As a psychologist trained to administer and interpret psychological tests, this is not an accurate representation of the contemporary understanding of intelligence or how it’s measured.
 

bellbrass

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As a psychologist trained to administer and interpret psychological tests, this is not an accurate representation of the contemporary understanding of intelligence or how it’s measured.
OK - educate me. Am I wrong about the bias toward math and problem-solving abilities?
 

k_50

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As a psychologist trained to administer and interpret psychological tests, this is not an accurate representation of the contemporary understanding of intelligence or how it’s measured.
According to academics and people otherwise "in the know", yes. But the IQ test, which only covers the mathematical-logical-linguistic areas of intelligence, is still the standard for finding out where anyone is on a scale from village idiot to Stephen Hawking. I was subjected to one, when I was tested to see if I was fit for military duty (15 years ago, so still well after Howard Gardner's theory of multiple intelligences had been widely accepted), in addition to a medical check. I passed the medical, and scored 138 on the IQ test - but if the intelligence test had included more parameters, I would probably have scored closer to average.
So I'd say bellbrass is pretty accurate as far as a general statement goes.
 

swarfrat

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I find the concept of measuring intelligence interesting. Not that some aren't smarter than others, I accept that. Though much of what passes for intelligence is in where and how it's applied. But by attempting to measure someone else's intelligence, you're necessarily assuming that you're smarter than they are.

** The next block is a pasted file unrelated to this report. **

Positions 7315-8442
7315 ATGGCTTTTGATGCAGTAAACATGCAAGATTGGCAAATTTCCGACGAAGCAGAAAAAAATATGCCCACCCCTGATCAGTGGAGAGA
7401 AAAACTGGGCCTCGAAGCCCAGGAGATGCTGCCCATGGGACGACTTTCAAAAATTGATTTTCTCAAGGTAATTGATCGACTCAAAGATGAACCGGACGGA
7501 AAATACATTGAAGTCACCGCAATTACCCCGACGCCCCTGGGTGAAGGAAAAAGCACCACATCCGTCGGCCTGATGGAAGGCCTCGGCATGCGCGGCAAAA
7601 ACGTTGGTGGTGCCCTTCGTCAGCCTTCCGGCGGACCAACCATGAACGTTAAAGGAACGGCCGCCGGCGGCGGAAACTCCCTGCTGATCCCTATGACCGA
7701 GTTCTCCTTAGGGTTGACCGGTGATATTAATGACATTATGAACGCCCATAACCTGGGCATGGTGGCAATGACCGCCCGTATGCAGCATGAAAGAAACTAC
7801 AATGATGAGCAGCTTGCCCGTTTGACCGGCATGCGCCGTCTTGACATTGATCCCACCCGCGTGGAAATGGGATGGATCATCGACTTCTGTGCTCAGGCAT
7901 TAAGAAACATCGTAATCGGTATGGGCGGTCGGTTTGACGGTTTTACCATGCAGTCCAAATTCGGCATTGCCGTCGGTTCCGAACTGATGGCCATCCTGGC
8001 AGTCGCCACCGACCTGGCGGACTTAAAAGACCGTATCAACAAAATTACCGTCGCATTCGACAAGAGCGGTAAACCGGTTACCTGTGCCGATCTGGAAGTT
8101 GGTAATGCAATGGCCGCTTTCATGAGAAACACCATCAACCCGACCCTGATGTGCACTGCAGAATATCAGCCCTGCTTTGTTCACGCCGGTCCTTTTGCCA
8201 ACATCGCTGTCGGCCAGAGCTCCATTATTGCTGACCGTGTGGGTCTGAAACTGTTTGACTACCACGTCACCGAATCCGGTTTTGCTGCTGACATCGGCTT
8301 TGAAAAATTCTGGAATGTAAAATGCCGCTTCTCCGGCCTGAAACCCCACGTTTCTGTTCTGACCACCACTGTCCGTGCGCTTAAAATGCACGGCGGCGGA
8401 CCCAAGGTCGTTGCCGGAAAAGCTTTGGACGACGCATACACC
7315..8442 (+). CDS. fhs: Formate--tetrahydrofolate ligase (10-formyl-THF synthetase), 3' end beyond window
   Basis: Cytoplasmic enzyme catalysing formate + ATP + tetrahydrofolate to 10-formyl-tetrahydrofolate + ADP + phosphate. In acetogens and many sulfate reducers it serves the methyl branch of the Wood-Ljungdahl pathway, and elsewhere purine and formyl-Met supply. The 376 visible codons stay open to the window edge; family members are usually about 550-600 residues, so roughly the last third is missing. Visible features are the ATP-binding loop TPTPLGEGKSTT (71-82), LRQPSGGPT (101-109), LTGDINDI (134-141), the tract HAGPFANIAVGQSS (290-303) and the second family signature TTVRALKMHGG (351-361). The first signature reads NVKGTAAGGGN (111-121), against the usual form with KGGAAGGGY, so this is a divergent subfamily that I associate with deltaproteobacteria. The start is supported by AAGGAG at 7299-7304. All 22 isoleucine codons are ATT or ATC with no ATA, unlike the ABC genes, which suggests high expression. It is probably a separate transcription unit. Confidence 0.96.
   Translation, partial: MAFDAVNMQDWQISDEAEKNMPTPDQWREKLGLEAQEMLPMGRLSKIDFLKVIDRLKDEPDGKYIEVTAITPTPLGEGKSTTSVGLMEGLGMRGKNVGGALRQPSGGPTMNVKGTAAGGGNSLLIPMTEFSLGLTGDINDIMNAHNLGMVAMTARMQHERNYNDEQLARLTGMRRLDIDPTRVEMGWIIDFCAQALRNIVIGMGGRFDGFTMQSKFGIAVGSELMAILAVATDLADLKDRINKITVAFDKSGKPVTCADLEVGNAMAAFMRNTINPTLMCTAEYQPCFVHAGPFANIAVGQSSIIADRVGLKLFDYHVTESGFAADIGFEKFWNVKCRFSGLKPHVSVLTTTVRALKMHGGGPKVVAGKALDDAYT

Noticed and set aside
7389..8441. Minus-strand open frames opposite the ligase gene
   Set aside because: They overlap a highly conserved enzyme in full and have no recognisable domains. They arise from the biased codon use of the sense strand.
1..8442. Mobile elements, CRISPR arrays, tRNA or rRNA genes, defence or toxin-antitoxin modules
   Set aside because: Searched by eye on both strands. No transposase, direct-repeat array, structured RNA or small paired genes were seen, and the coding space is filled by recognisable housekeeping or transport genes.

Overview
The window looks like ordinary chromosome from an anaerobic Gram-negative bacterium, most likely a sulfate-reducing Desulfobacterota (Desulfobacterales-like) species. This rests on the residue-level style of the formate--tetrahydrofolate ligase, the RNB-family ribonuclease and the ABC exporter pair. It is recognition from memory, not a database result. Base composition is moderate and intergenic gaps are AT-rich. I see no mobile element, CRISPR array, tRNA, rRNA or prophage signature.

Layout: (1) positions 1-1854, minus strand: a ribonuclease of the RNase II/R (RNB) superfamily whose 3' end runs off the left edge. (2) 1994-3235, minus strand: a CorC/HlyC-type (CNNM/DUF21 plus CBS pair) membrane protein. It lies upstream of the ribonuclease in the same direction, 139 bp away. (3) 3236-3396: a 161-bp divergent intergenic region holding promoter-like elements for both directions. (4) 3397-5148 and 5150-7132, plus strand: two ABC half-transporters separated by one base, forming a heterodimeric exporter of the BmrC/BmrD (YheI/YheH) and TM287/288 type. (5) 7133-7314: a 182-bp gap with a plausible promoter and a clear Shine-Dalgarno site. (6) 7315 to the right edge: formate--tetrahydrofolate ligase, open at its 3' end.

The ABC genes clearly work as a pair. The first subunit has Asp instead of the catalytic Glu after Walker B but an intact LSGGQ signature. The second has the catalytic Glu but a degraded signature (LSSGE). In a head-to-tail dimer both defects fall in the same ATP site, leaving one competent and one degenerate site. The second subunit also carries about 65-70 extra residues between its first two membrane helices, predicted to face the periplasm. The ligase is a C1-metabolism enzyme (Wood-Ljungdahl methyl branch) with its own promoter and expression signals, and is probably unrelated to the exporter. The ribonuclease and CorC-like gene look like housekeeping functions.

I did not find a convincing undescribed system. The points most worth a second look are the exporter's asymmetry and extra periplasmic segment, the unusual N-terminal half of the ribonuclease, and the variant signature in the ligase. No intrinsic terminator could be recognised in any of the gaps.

bellbrass

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According to academics and people otherwise "in the know", yes. But the IQ test, which only covers the mathematical-logical-linguistic areas of intelligence, is still the standard for finding out where anyone is on a scale from village idiot to Stephen Hawking. I was subjected to one, when I was tested to see if I was fit for military duty (15 years ago, so still well after Howard Gardner's theory of multiple intelligences had been widely accepted), in addition to a medical check. I passed the medical, and scored 138 on the IQ test - but if the intelligence test had included more parameters, I would probably have scored closer to average.
So I'd say bellbrass is pretty accurate as far as a general statement goes.
I too was given several standardized IQ tests when I was a child. The results were genius level, or sub-genius. It was a curse. I now know I have average intelligence. Nothing wrong with that!
And I suck at math.
 
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Old PIT Guy

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An early class (elective) at MIT explored the roles of left brain / right brain balancing and visualization concepts. By the time I graduated I concluded that emotional intelligence was far more important.
 

moodman

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I too was given several standardized IQ tests when I was a child. The results were genius level, or sub-genius. It was a curse. I now know I have average intelligence. Nothing wrong with that!
And I suck at math.
I maxed 3 of the 4 tests given when I joined the military, I had guessed the answers, of course, just got lucky.